Failure to listen leads to racial harassment charge

Failure to listen leads to racial harassment chargeA Purdue University employee and student has been accused of racial harassment simply for reading a book. The book that got Keith Sampson into trouble was the critically acclaimed Notre Dame vs. the Klan: How the Fighting Irish Defeated the Ku Klux Klan, which surveys Notre Dame and anti-Catholic bigotry during a troubled time in U.S. history.

According to the Freedom for Individual Rights in Education‘s (FIRE) The Torch,

First, a shop steward told Sampson that reading a book about the KKK was like bringing pornography to work (apparently this holds true in his eyes regardless of the context in which a book discusses the KKK, the position it takes, and so on). Likewise, a co-worker who happened to be sitting across the table from Sampson in the break room remarked that she found the KKK offensive. On both occasions, Sampson tried to explain what the book was really about. Both times, the other individual refused to listen.

A few weeks later, Sampson was notified by Marguerite Watkins of the school’s Affirmative Action Office (AAO) that a co-worker had filed a racial harassment complaint against him for reading the book in the break room. Once again, he attempted to explain the book’s content, but Watkins too had no interest in hearing it.

(Emphasis mine.)

Apart from the significant threat posed by “an over-aggressive application of employment discrimination laws poses for First Amendment rights in the public employment context”, in the words of Concurring Opinions blogger Paul Secunda put it, what is deeply disturbing to me as a dispute resolution professional is the utter failure of anyone to listen to Sampson. Had anyone bothered to do so, any concerns about the subject matter of the book would have been instantly allayed.

A little listening would have meant a very different outcome for everyone involved — including Sampson. Consider how many misunderstandings, the vast majority below the radar and unreported, arise out of the failure to communicate — and how many complaints, lawsuits, and conflicts might be avoided if people assumed less and listened more.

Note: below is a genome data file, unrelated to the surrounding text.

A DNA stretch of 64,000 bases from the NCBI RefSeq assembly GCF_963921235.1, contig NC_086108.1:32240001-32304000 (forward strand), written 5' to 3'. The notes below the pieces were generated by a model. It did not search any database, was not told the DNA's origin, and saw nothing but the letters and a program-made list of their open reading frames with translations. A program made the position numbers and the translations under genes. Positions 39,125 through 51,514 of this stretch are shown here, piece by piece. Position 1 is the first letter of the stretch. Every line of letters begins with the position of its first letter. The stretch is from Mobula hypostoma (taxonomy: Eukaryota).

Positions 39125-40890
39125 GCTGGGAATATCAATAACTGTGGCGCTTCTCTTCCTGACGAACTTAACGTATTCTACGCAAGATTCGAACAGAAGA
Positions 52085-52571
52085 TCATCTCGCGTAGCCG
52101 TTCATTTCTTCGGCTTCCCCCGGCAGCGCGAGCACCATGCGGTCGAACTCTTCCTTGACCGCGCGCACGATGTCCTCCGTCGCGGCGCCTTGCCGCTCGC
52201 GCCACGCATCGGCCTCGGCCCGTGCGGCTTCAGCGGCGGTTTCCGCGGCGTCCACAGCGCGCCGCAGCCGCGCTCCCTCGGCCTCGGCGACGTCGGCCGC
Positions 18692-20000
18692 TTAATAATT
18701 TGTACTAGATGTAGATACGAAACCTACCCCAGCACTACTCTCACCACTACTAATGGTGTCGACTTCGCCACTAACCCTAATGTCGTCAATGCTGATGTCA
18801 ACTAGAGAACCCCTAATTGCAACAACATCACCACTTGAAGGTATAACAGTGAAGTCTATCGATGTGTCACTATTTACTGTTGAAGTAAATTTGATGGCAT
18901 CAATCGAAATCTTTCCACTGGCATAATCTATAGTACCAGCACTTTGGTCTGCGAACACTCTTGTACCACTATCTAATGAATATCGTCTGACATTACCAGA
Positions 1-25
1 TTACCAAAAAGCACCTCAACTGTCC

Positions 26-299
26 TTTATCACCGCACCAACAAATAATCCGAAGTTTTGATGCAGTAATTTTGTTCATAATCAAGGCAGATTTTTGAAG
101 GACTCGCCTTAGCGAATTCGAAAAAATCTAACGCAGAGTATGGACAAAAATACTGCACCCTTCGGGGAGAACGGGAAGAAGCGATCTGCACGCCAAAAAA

(Hat tip to Concurring Opinions.)

3 responses to “Failure to listen leads to racial harassment charge

  1. Pingback: Du danger d’examiner les faits sans tenir compte des commentaires… « Réseau Médiation

  2. I saw this article last week while I was in Domestic Relations training but was too brain dead after 9 hours of lecture to comment on it on my blog. The article I found reprinted a second letter that Sampson received from the Office of “Affirmative Action”

    Take note of the fact that the low-level apparatchik who threatened this man’s job by declaring that his conduct “constitutes racial harassment” is now “unable to draw any final conclusion” as to his intent. What made me laugh out loud was not this bulls**t two-step, but the fact that the SECOND letter was cc’d to the University’s general counsel.

  3. Wreaks of a quest for power by the employee that filed on Sampson.
    The individual “using” the very mechanisms that were supposed to prevent a dominant people from trying to rise above others through racism and cultural dominance. Now we see those who were once feeling persecuted and discriminated against doing the very thing that they hated so much in their “persecutors and so called discriminators.” No one wants equality, they want power and superiority. This a sad fact concerning the of the nature of selfish human beings. Sampson’s accuser wants to feel empowered by notifying the S.S. (superiority seekers) of a breach in their ranks that may prevent their rise to (power) equality. This S.S. (ignorance) is what is offensive to me, no some antiquated group from the past.